Pierre Gasly: “It was too long, not enough before to jump in the car. I don’t know how the other drivers feel, but I feel like sometimes you need to be down and kind of in your bubble right before you jump in the car. I think overall, it was good to try and I’m sure we’re going to do small tweaks next time we do a similar thing.”

Valtteri Bottas: “There’s no other sport where the athletes do so much stuff before the start of the race or event. There needs to be a limit at some point.”

Nico Hulkenberg: “I think it was okay for me. I didn’t feel disturbed in my preparation process or anything, it was quite nice when you see other drivers going out and the crowds goes bananas. I had some goosebumps actually, so I quite liked that part. For me, I didn’t really mind it.”

Alexander Albon: “It is okay, it is a show. We are in the show business now.”

Christian Horner: “If it’s good for the business, fine for me, it’s all about the two hours from when the lights go out. I mean, we’re obviously in a different marketplace. You can see the drivers perhaps look a little awkward, or some of them. But if it’s embracing a new audience, then that’s down to the down to the promoter. I’m more interested in what happens as soon as the light goes out. It’s quite tough for the drivers to be honest with you to be to be running through dry ice and high fiving A-listers that they’re probably not quite sure who they are, then thrown into the national anthem and then expected to deliver. There’s not many sports that the athletes have to do that.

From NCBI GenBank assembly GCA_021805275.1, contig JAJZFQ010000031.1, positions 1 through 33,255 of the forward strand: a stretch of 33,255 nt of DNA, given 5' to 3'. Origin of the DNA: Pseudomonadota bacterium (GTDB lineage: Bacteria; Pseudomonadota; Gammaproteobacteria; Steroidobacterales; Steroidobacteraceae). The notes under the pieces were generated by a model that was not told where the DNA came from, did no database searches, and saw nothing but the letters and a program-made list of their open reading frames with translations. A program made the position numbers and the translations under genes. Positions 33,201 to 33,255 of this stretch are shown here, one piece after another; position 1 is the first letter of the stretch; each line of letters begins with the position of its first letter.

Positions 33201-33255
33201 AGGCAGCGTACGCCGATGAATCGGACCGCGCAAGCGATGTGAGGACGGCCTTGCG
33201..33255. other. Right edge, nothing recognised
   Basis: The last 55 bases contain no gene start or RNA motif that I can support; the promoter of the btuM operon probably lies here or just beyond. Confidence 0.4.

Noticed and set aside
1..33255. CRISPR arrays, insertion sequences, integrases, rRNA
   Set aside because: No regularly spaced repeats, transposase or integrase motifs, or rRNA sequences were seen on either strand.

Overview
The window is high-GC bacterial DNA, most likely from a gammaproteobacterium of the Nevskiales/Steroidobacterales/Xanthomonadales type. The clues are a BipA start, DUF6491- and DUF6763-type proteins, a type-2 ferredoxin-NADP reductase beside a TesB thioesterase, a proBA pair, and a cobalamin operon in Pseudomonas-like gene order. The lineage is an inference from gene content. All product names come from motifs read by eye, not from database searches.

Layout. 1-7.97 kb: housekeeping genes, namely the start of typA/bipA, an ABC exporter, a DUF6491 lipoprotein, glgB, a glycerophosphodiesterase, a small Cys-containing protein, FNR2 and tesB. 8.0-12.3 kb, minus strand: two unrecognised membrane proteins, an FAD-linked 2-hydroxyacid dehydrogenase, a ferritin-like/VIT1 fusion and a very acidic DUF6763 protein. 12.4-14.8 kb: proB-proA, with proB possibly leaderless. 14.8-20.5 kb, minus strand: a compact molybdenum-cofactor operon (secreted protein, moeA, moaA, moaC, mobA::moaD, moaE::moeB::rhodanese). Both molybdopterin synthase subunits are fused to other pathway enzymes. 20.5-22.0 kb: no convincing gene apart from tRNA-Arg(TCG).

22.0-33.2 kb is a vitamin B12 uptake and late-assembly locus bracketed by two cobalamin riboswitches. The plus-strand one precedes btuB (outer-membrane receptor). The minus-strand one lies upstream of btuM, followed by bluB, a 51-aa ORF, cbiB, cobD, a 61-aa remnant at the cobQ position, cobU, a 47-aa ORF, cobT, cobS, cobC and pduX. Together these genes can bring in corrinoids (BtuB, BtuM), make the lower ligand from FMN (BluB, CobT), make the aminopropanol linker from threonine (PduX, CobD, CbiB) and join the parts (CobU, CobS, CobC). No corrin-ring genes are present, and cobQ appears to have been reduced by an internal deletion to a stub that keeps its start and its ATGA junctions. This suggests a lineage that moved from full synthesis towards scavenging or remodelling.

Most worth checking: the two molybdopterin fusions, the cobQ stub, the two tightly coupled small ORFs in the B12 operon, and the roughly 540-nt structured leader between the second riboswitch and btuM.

“And so I think we need to be respectful. Maybe there should be the team principal coming through the dry ice. But I think that we just need to find a balance between what is show and what is the sporting element. That’s why I put our chief marketing officer up on the podium. I think there’s a lot of experimenting going on. This is a new market, US sport is different. You’re not going to see drivers running on through dry ice at Silverstone. It’s different things for different markets. And of course, you can understand Liberty and the promoters exploring different things, because they’re competing with other sports. But I think it’s finding that finding that balance that’s right and appropriate.”

Toto Wolff: “I think it wasn’t so bad for the drivers. I think we should try for them to do some dancing and then you get some choreography, you getting a point (jokes). I think we have got to try things. Everybody tries to do the best and it was exciting for the fans seeing the drivers come out one by one. I think it was not done in a way that it looked like comedy.”

Here’s how the F1 intros panned out: https://www.formula1.com/en/latest/video.will-i-am-performs-new-single-the-formula-with-live-orchestra-to-kick-off-miami-grand-prix.1765264509268581711.html